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Fay Sampson’s Family History

This site is a work-in-progress. There is a massive amount to cover. I have included both male and female lines, and some go back 30 generations. Keep coming back for more.
I have numbered the generations working backwards from my own as (1)

Sampson  Tree



JOHN BAUMFILDE. Some pedigrees of the Bampfylde family begin with the John Bampfield who was given the manor of Poltimore in East Devon in1298. Others mention the earliest known of this family, John Baunfeld, who married Joan Hastings and flourished in the reign of King John [1199-1216]. Some make these father and son, but they are too far apart in time.

Thomas Wotton, in The Baronetage of England, inserts two generations between them, which seems credible.[1]

  1. Baumfilde, who married a daughter of John Hastings, and had issue
  2. Baumfilde, who married — daughter of — Hockisham, by whom he had issue
  3. John Baumfilde, Esq, who married Isabel, daughter and heiress of John Faber.
  4. John Baumfilde, Esq, to whom the lands in Poltimore was given; who married Eleanor, daughter of Henry Beauchampe, of Ryme.

There are multiple spellings of this family name: Baunfield, Bamfield, Bampfield, Bampfylde, etc.

A well-researched pedigree, Stirnet ‘Bampfylde 1’, queries this succession.[2] The author thinks the Hockisham marriage is a confusion with a later marriage of John Bampfield to Joan Huxham/Hoxham in the 14th century, and that the Faber marriage a confusion with the marriage of Thomas Bampfield and Agnes Faber in the 15th century.

It is true that the Baronetage is an unreliable source. But in this case there is evidence suggesting that it may be right. In the church at Poltimore there is a remarkable window. It shows the arms of Bampfylde and many of their wives. The first four are Bamfylde, Hastings, Huxham and Faber. It is not unreasonable to suppose that the first three wives are those of the three earliest known generations.

In addition, there is a considerable difference between John Baumfilde, husband of Isabel Faber, and Thomas Bampfield, husband of Agnes Faber.

The window has been dated to 1691, and so predates Wotton’s book.

Window, St Mary’s. Poltimore[3]

Before they moved to Poltimore in Devon, the Bampfyldes were lords of the manors of Great and Little Weston in the parish of Weston Bampfylde in Somerset. This stands close to the hillfort of Cadbury Castle.

According to Wotton, John Baumfilde was the son and heir of a Baumfilde whose Christian name we do not know. Nor do we know the baptismal name of his mother, who came from the Huxham/Hoxham family, from a Devon parish near Exeter.

We estimate that John was born in the latter half of the 13th century, towards the end of the long reign of Henry III. This was an unsettled time, with Simon de Montfort leading the Second Barons War of 1263-5.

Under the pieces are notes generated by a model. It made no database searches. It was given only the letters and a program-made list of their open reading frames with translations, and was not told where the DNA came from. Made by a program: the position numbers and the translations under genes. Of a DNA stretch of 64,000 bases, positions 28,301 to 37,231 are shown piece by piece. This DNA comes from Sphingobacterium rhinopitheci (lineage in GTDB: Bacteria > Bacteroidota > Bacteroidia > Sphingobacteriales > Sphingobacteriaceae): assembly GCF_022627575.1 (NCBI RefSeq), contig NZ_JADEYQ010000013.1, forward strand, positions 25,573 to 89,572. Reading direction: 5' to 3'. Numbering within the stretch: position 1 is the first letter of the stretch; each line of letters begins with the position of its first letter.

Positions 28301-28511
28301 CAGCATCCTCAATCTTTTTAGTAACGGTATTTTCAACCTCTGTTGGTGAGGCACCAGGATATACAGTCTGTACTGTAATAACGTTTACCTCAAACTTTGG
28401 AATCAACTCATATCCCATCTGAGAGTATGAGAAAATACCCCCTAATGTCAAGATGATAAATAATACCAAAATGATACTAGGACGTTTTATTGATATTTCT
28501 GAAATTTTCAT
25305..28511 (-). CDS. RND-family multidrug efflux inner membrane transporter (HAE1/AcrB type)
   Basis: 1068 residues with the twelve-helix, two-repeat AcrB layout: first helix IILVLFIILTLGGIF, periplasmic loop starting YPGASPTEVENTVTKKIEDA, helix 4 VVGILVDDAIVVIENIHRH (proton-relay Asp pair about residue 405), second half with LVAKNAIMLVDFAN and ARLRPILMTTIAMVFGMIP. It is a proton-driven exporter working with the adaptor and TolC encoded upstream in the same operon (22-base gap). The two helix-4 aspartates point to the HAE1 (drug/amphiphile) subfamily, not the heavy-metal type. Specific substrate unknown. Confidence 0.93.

The Bampfyles obtained a baronetage in 1641. Wotton calls this 13th century lord of the manor ‘esquire’. The name originally meant someone who assisted a knight, carrying his shield, etc. By Wotton’s time it had come to mean a gentleman below the rank of a knight.

John was the eldest son, but we know nothing about his siblings.


ISABEL FABER. Wotton tells us that she was the daughter and heir of John Faber. We have been unable to find out more about him. Four generations later, Thomas Bampfield married Agnes Faber, daughter of another John Faber. He was from Bovey Tracey in Devon. But Sir William Pole tells us that the Fabers did not hold Bovey Tracey in a continuous line back to these times.[4]

The Faber arms shown in the Poltimore window are: Argent, on a fess sable three crosses crosslet or a bordure azure charged with twelve bezants/bezantée. (Silver, on a black horizontal band three gold crosses with smaller crosses at the end of each arm, a blue border bearing twelve small gold discs.)


Isabel was an heiress, but we do not know what manors she brought to the marriage.

They probably began their married life in the last quarter of the 13th century. Edward I, who came to the throne in 1272, was a strong king. He put an end to the strife with the barons that had been a feature of his father’s reign and John and Isabel’s childhood.

We know of one son for John and Isabel from this marriage, John Bampfield. He would have spent his earliest years at Weston Bamfylde.

At some stage, they sent him to be schooled at Exeter Cathedral, where he became a pupil of William Pontington, one of the cathedral canons, who may have been related to the Bampfields.

It was by no means standard practice for sons to be educated like this. His parents may have intended him for a career in the Church, or for another profession, such as the law, rather than have him become a country squire or a soldier.

He became a favoured pupil of Canon Pontington, who gave him the manor of Poltimore near Exeter, in or soon after 1298.

Whether or not he was originally destined to be a clergyman, he became instead a country squire like his father.

As far as we know, John and Isabel, if they were still alive, remained in Weston Bampfylde. The Bampfylde  family continued to hold the manors there.


[1] Thomas Wotton, The Baronetage of England, Vol.2, 1741.
[2] https://www.stirnet.com/genie/data/british/bb4ae/bampfylde1.php
[3] https://commons.wikimedia.org/wiki/File:BampfieldArms_ThirtyQuarters_PoltimoreChurch_Devon.xcf
[4] Sir William Pole (d.1635) Collections Towards a Description of the County of Devon.




Sampson Tree